In the end, though it was a close call, Team “Kayam” won first place, with Team “The Still Very Last Minute Goyim” in second; Team “Honey Jew Jew” in third, and Team “BIYA” in fourth.
We all had a great time putting on this event, and it looked like our participants had as much fun as we did!
Posted on August 28th, 2012 by Rachel
A blog post by Gift Shop Manager Esther Weiner.
Did I say kreplach? In the same breath as the High Holidays? Yes, I did…and since you asked, I’ll tell you why. Since I was a child my mother, Pearl Printz, served her delicious golden chicken soup every Friday night, always with her home-made noodles. Of course for the high holidays, kreplach floated in the soup, hiding between the noodles. It was kind of a tradition that kreplach and Rosh Hashanah were a team. When I got married and moved to Baltimore, my mother-in-law, Fannie Weiner, made kreplach, they too were delicious, and I was hooked on learning how to put them together.
Well, after trial and error I came up with my own recipe and now my family will not sit down to the table unless they know that kreplach will come with the chicken soup! So my friends who follow blogs, I am stuck…but, I must admit, happily so. Even though it’s a big job, I love making kreplach. I make what seems like tons of them so that they last through the holidays, the extras hidden in my freezer, to surface on Shabbat dinners with friends and family (…”what, kreplach?”) and the bounty continues to be enjoyed through the year, as long as they last.
Definition of kreplach: Small dough squares, filled with a mixture of seasoned cooked meat, served with a soup, usually chicken soup, although they have been known to float in vegetable soup as well.
(dough squares filled with meat), makes approximately 150 pieces
Use a food processor, it’s easier. Into the processor bowl put:
3 cups regular flour
1 tsp salt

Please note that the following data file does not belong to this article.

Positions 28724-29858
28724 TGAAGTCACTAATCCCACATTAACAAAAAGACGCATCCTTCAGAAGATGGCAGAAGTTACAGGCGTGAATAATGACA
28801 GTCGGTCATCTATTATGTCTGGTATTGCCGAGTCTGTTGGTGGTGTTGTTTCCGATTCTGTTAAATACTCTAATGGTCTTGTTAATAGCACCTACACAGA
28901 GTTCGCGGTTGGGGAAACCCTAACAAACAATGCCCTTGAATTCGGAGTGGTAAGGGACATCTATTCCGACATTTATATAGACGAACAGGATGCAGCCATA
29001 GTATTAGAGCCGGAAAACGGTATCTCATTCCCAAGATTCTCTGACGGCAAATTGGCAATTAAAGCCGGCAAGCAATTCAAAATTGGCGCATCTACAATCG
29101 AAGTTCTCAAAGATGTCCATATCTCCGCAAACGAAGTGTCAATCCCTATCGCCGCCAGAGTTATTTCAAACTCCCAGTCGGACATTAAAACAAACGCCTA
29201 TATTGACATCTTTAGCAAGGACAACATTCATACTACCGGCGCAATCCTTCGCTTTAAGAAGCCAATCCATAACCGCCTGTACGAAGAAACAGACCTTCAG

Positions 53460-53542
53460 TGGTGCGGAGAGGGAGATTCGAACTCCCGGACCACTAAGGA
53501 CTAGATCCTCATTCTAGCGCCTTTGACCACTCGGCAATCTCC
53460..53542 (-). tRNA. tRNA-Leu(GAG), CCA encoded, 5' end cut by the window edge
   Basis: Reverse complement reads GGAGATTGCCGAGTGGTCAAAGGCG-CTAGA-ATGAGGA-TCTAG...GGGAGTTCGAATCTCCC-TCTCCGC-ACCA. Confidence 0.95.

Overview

Scant ¼ cup warm water
PROCESS all of the above until dough forms a ball. If necessary add a bit more water to the machine as it processes. Stopping the motor to push down the dough.
REMOVE the dough, knead on a board or clean countertop until smooth. Wrap in plastic wrap and refrigerate.
Any combination of cooked chicken and beef, or chicken and veal or beef and veal. Meat can be cooked in a soup, removing the cooked meat when cool and cut into small pieces. There should be about 1 ½ lbs of cooked meat. Saute a large onion (or 2 medium size onions) in oil together with minced 4-5 pieces garlic until golden. Grind the meat together with the onions (they should be ground twice otherwise the meat could be chunky). To the ground meat mixture add 2 or 3 eggs (depending on your amount of meat), about 3 tblsp fine bread crumbs, salt and pepper to taste.
ROLL OUT DOUGH
Cut off a small piece of dough, roll out as fine as possible, dough should be quite thin. Cut into strips then into 2” squares, fill with a half tsp. of meat mixture, fold to form a triangle, close the ends by pressing them tight. Drop the filled triangles into a pot of simmering lightly salted water, cook for 10 minutes. Remove with a slotted spoon and put into a bowl, lightly sprinkle with oil. Continue until all the meat is used.
NOTE: kreplach will freeze well in strong plastic bags.